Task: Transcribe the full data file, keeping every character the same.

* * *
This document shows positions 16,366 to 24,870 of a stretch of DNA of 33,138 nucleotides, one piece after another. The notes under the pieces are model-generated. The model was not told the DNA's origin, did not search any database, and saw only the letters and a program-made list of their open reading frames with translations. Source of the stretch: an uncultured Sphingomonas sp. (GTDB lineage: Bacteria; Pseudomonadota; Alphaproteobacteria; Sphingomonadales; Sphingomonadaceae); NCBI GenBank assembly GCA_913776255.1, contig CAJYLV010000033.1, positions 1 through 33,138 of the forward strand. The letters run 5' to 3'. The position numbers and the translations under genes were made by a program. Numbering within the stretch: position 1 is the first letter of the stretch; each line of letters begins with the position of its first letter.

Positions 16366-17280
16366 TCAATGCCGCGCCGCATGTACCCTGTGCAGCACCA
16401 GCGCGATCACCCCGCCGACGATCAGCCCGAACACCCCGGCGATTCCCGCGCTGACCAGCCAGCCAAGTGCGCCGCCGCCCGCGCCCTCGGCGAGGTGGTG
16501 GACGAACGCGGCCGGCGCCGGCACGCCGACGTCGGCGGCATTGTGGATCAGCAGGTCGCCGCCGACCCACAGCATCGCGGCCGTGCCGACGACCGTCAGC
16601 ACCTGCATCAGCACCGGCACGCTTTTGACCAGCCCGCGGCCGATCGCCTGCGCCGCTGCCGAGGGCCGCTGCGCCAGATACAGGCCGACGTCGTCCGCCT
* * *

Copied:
This document shows positions 16,366 to 24,870 of a stretch of DNA of 33,138 nucleotides, one piece after another. The notes under the pieces are model-generated. The model was not told the DNA's origin, did not search any database, and saw only the letters and a program-made list of their open reading frames with translations. Source of the stretch: an uncultured Sphingomonas sp. (GTDB lineage: Bacteria; Pseudomonadota; Alphaproteobacteria; Sphingomonadales; Sphingomonadaceae); NCBI GenBank assembly GCA_913776255.1, contig CAJYLV010000033.1, positions 1 through 33,138 of the forward strand. The letters run 5' to 3'. The position numbers and the translations under genes were made by a program. Numbering within the stretch: position 1 is the first letter of the stretch; each line of letters begins with the position of its first letter.

Positions 16366-17280
16366 TCAATGCCGCGCCGCATGTACCCTGTGCAGCACCA
16401 GCGCGATCACCCCGCCGACGATCAGCCCGAACACCCCGGCGATTCCCGCGCTGACCAGCCAGCCAAGTGCGCCGCCGCCCGCGCCCTCGGCGAGGTGGTG
16501 GACGAACGCGGCCGGCGCCGGCACGCCGACGTCGGCGGCATTGTGGATCAGCAGGTCGCCGCCGACCCACAGCATCGCGGCCGTGCCGACGACCGTCAGC
16601 ACCTGCATCAGCACCGGCACGCTTTTGACCAGCCCGCGGCCGATCGCCTGCGCCGCTGCCGAGGGCCGCTGCGCCAGATACAGGCCGACGTCGTCCGCCT